Update, April 27: Today, by a 402-15 vote, the U.S. House of Representatives passed a bill identical to the one Sen. Russ Feingold introduced in the Senate to prevent members of Congress from receiving a raise next year. After the Senate passed his bill, Feingold led a bipartisan group of 21 senators in writing to Speaker of the House Nancy Pelosi urging her take up and pass an identical bill introduced by Rep. Harry Mitchell, D-AZ, and Rep. Jim Matheson, D-UT.
“I am very pleased that the House has passed a bill to stop the congressional pay raise for next year, just days after the Senate passed my legislation to do the same,” Feingold said. “With so many Americans still looking for jobs, the last thing Congress should do is give itself a taxpayer-funded raise. This is important progress, but there’s still more to do. The law still allows members of Congress to get an automatic pay raise without lifting a finger. I will continue working to end this back-door pay raise system once and for all.”
Rep. Paul Ryan, R-WI, 1st District, voted with the majority.
Senate rejects pay raise, thanks to Feingold
We don't want no steenkin' pay raise!
That's the message from the U.S. Senate, which Thursday passed legislation by Sen. Russ Feingold that would cancel the automatic pay raise members of Congress would receive next year.
Congressmen and Senators already earn $174,000 a year (leaders get more), so the rejection of a $1,600 raise is largely symbolic to average Joes. Congress had already enacted legislation ensuring there would be no raise this year. The Senate approved Feingold's bill unanimously; the House is expected to go along.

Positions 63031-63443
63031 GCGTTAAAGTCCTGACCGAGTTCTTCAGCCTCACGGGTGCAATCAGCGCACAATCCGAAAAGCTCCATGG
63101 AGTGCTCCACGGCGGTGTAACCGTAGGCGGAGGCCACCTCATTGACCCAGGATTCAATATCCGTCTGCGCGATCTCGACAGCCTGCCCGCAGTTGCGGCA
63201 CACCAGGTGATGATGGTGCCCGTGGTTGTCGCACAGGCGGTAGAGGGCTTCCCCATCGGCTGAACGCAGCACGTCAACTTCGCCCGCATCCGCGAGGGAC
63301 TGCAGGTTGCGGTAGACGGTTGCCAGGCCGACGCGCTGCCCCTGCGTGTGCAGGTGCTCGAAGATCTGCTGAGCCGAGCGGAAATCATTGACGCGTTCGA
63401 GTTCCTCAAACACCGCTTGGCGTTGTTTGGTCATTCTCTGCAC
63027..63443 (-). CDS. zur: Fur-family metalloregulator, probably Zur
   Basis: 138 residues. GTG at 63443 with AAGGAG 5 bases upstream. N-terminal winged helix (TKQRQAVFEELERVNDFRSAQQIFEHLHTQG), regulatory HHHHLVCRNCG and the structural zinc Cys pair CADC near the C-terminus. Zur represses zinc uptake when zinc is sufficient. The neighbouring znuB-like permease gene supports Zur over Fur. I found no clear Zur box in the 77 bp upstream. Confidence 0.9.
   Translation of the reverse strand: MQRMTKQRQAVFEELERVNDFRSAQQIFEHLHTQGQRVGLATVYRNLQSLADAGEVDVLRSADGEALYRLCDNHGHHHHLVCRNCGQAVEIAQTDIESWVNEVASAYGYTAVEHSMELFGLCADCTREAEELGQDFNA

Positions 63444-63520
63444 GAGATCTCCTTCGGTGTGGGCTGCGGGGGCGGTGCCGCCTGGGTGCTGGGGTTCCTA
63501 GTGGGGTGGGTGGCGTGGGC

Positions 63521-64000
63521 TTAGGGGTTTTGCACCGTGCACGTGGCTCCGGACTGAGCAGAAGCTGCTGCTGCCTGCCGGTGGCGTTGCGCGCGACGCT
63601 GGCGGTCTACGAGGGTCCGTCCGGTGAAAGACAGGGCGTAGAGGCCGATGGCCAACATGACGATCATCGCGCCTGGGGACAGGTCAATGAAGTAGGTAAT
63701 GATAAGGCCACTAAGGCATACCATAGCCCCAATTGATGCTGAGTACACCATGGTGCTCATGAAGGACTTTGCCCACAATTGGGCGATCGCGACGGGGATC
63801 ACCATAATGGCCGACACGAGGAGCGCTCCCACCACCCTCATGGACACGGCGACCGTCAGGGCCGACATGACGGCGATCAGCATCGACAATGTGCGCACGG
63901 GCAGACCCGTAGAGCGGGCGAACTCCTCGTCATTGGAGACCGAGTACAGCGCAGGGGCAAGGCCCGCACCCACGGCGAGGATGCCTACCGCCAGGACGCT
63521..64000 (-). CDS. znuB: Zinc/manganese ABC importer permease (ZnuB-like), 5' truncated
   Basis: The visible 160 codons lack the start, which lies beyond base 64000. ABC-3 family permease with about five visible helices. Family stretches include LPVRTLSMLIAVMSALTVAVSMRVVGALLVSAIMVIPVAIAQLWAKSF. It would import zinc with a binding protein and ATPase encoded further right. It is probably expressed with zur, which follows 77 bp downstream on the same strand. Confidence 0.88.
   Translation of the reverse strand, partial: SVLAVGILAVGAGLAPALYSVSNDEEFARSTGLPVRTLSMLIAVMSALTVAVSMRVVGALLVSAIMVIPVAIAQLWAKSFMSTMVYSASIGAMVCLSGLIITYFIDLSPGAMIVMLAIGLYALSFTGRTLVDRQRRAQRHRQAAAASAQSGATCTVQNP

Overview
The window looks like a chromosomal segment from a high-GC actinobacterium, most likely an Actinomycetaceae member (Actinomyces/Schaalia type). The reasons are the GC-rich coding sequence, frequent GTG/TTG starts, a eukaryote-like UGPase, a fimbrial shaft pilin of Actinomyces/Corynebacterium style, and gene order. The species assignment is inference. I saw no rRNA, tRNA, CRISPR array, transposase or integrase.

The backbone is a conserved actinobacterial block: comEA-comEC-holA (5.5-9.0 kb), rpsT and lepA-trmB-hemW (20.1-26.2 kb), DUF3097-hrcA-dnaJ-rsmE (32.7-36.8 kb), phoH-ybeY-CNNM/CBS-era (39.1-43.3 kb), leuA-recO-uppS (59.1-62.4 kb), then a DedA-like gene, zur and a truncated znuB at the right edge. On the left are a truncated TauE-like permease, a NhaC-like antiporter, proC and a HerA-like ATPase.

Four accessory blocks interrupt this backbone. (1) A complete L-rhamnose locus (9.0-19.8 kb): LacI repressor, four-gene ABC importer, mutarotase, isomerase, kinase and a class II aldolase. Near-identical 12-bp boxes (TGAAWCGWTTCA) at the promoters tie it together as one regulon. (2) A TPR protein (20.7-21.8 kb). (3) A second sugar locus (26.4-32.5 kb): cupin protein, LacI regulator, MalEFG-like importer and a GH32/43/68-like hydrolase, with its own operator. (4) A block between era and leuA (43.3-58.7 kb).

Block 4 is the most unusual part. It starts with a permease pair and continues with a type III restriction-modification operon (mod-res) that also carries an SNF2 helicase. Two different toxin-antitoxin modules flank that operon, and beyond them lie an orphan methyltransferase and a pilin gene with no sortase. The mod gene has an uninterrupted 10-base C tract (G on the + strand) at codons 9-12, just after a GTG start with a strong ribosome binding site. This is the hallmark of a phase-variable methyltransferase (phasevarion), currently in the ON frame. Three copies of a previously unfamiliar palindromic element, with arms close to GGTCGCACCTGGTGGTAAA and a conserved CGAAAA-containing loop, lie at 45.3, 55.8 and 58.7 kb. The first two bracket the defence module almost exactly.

For Feingold himself, the measure is totally symbolic, because of a 1992 pledge he made when he first ran for the Senate -- a pledge to accept no pay raises during his term in office. Feingold returns to the U.S. Treasury any pay above the level in effect each time he's elected.
“Members of Congress have a lot of perks, but the one that stands out is their ability to raise their own pay,” Feingold said. “Not many Americans have the power to give themselves a raise whenever they want, no matter how they are performing. Yet Congress has set up a system whereby every year members automatically get a pay increase without having to lift a finger.
"I refuse to be a part of that system, and I will continue to work to permanently end it. But in the meantime, Congress should at least give up its raise for next year. With so many Americans looking for jobs, and trying to figure out how to pay their bills, now is no time to give ourselves a taxpayer-funded pay raise.”
Feingold has introduced legislation to end the automatic pay raise system. It went through the Senate last year, but the House of Representatives has not acted on it yet.The measure would save $80 million over ten years, Feingold said.